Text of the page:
Do you know the biggest mistake people make when it comes to investing?
Not doing it.
Look, I know it can be intimidating — the world of investing is full of confusing terms and opaque language. You may have questions: How do I know I’m ready to invest? How do I start investing in stocks? How much money do I need before I start? (Spoiler: a lot less than you probably think.)
With a little bit of education, investing doesn’t have to be scary! In fact, I’m going to teach you how to start investing in stocks and bonds TODAY.
How to Know You’re Ready to Start Investing
Excited by the promises of a big payoff, people sometimes make the mistake of starting to invest before they’re financially prepared. This can prevent them from getting any benefits from investing.
It’s like starting on a long road trip when the gas tank is nearly empty and the oil light is on — you’re pretty much destined for a setback. So, before you hit the accelerator on investing, ask yourself these two questions:
Do you have high-interest debt?
What it is: debt with an annual percentage rate (APR) over 7%, such as credit card debt. If you have low-interest debt like student loans or a mortgage, don’t worry about this.
Why it’s important: you want to make sure that your investments are earning you more than your debt is costing you in interest. Otherwise, it’s like trying to pour water into a cup that has a hole in the bottom; no matter how much you pour in, you’re never going to get ahead. You need to address the problem first.
If you have high-interest rate debt, your next step is to pay it off. You can check out our FREE “5 Days to Debt Free” training course if you want some support.
Do you have an emergency fund set aside?
What it is: having an emergency fund means that you have enough money in your bank account to live off of for the next 3-6 months.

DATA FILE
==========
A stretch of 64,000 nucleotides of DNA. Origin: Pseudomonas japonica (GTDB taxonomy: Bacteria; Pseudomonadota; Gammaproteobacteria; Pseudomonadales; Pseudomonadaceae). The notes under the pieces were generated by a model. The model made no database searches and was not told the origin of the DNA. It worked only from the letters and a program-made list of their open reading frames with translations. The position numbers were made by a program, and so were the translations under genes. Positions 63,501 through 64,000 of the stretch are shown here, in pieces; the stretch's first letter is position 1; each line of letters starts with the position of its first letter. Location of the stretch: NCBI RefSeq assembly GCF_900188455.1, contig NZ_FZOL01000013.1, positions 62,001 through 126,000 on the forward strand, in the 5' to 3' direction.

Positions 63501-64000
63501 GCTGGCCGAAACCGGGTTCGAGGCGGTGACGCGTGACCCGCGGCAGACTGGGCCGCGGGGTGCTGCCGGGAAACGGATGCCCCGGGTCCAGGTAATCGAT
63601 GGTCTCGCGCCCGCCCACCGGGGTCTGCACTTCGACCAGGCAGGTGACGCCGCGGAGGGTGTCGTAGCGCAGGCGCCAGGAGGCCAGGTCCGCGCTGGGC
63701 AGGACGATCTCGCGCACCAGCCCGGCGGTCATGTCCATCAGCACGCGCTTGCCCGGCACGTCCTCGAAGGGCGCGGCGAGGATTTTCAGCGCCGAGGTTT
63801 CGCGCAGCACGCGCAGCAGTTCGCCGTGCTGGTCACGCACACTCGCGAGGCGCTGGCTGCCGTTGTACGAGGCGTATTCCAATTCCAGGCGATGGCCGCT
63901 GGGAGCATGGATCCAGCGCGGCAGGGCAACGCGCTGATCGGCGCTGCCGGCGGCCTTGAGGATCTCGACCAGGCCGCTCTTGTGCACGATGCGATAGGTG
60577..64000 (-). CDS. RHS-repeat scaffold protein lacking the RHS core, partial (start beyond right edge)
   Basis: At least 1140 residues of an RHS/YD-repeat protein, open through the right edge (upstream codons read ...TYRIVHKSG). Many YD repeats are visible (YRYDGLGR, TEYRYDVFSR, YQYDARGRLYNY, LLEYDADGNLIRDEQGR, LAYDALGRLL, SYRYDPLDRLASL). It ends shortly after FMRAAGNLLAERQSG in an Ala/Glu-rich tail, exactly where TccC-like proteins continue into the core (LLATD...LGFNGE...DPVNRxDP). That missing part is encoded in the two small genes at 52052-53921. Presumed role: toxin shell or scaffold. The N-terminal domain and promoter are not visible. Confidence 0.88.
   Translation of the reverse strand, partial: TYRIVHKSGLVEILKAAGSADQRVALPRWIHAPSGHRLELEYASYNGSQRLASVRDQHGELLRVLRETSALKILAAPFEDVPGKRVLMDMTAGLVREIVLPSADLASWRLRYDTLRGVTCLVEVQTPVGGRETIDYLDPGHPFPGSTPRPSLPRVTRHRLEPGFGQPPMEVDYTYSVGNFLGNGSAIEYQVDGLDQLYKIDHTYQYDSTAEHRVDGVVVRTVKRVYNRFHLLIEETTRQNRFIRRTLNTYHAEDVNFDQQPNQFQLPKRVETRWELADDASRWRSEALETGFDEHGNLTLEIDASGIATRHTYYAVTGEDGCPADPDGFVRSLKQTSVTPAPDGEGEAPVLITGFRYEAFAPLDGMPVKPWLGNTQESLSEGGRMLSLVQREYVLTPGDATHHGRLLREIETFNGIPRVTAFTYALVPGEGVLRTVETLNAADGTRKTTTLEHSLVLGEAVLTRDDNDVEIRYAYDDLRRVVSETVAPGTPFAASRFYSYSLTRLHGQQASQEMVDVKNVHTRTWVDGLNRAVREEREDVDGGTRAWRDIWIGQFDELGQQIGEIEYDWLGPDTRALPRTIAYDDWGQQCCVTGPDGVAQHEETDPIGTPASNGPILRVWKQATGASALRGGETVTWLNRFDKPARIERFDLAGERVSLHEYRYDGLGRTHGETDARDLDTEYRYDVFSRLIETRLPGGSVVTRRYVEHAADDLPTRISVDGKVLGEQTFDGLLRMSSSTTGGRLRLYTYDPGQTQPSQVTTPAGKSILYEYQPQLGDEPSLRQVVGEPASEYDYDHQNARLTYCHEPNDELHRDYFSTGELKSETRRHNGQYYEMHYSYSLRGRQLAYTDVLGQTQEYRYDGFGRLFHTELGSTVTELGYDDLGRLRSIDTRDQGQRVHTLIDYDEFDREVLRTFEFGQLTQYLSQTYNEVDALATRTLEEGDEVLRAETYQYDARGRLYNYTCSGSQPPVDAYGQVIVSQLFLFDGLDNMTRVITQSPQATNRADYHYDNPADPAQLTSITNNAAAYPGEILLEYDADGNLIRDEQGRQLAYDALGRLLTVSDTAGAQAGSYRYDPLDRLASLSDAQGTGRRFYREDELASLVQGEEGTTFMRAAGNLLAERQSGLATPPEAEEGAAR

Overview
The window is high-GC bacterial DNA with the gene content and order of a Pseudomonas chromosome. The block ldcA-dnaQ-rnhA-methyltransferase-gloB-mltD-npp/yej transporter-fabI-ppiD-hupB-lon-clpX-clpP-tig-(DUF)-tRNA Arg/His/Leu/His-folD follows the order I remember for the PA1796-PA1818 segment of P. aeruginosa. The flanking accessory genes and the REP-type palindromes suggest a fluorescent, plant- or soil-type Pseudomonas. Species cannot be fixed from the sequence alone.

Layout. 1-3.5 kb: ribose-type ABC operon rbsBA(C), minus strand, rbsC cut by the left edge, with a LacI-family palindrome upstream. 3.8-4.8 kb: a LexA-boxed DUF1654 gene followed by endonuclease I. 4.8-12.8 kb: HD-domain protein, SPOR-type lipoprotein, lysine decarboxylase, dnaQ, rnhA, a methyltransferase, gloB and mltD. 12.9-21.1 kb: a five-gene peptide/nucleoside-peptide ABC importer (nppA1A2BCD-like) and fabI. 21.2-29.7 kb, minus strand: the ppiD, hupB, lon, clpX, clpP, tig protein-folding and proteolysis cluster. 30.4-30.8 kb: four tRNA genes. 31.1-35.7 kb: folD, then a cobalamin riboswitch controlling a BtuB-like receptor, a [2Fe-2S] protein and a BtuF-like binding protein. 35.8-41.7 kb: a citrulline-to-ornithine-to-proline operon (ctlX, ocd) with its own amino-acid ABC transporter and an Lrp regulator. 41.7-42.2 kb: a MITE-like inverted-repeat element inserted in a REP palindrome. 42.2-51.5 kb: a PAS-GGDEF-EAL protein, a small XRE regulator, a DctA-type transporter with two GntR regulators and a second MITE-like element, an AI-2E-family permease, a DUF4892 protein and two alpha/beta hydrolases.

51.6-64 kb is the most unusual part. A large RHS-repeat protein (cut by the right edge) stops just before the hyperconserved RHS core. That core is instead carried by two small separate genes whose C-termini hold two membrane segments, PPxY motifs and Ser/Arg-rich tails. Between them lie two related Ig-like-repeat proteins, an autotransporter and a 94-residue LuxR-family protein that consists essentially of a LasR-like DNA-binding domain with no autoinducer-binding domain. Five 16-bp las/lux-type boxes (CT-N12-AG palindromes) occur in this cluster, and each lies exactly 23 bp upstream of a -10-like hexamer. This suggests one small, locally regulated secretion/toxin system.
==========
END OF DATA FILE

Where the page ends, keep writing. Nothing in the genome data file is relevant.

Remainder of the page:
Why it’s important: You never know what life is going to throw at you. You could lose your job. You could discover your house has termites. Your kid could break his leg. You don’t know when things are going to go wrong or what could happen. (I mean, just think back to everything that happened in 2020.)
Investments only start to substantially pay off over a long period of time. Prematurely pulling money out of your investments to address an emergency can end up hurting you; for example, if your car breaks down while the market is low and you don’t have enough money in your bank account to fix it, you may end up selling stocks while the market is down. Not only are you losing out on the long-term growth of that investment, you may lose money on those individual stocks because of poor timing.
So, if you don’t have an emergency fund yet, your next step is to start saving.
If you don’t have high-interest debt and already have an emergency fund, great news! You’re ready to invest!
What Are Stocks and Bonds?
There are a lot of things you can invest in — stocks, bonds, real estate, cryptocurrency, gold, etc. But for now, I’m going to focus on how to start investing in stocks and bonds, since those investments don’t require a ton of market knowledge.
(Again, my goal is to get you to start investing ASAP.)
A stock is a tiny piece of a publicly held company. For instance, when you buy Google stock, you own a small piece of Google. When the company is doing well, its stock price increases, along with the value of your stock. If the stock price goes up and you sell your stock, you make money.
Stocks have historically returned 8-10% on average, which is a great return. For comparison, the average home value increase is 3.5% per year; 8% is more than double that.